Today the average Brazilian income is about 16% of the U.S. average, with basically no gain for 100 years.
Even more striking, since the mid-1980s Brazil has seen its GDP growth rate track commodity prices more closely than any other nation in the world. Brazil’s fortunes are so closely tied to the global commodity cycle in part because so little works inside the country. The private economy does produce some internationally competitive companies in auto parts, aerospace and other industries, but they thrive by dodging a growing bureaucracy that smothers the rest.
Spending by local, regional and national governments amounts to 41% of Brazil’s GDP, the largest for any country in its middle-income class, and a scale close to those of much richer European welfare states such as Germany and Norway. Brazilians face the heaviest tax burden of any emerging country, with collections amounting to 35% of GDP. The widespread sense that they get a lousy return in public services is another reason for mass protests against Ms. Rousseff.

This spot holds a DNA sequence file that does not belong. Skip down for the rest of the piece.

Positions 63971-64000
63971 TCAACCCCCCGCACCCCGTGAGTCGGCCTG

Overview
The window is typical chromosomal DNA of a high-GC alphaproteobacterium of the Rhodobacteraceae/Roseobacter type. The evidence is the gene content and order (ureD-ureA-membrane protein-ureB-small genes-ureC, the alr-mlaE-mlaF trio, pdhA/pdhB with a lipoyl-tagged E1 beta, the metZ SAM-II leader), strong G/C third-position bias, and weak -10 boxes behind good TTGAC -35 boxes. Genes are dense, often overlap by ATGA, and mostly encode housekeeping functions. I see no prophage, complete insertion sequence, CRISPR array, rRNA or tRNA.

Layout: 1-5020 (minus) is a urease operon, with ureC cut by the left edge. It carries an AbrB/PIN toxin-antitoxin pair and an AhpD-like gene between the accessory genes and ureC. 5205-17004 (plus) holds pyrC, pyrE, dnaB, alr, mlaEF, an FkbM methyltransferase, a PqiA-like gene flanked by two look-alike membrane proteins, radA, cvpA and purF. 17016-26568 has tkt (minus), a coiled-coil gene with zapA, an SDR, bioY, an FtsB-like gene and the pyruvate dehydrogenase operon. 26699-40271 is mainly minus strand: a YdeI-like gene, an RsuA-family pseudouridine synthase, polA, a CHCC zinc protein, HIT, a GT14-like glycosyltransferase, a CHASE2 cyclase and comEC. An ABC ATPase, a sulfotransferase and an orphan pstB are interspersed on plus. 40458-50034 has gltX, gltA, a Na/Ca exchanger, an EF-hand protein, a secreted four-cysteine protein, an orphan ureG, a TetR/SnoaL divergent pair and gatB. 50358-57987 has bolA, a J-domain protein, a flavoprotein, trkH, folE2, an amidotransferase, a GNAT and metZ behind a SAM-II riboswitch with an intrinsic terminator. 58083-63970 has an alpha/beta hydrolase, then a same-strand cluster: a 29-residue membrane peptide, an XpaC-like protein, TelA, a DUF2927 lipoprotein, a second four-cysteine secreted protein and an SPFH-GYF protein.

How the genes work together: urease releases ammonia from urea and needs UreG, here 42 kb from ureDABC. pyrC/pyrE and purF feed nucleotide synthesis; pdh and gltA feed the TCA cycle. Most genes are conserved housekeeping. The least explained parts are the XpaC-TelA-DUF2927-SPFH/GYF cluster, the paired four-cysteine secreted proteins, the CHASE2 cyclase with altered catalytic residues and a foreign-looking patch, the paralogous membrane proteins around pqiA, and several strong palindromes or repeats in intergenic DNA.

Here is the WSJ piece. Ruchir has a new book coming out on emerging economies, The Rise and Fall of Nations: Forces of Change in the Post-Crisis World. I have not yet read it, but it is surely of interest.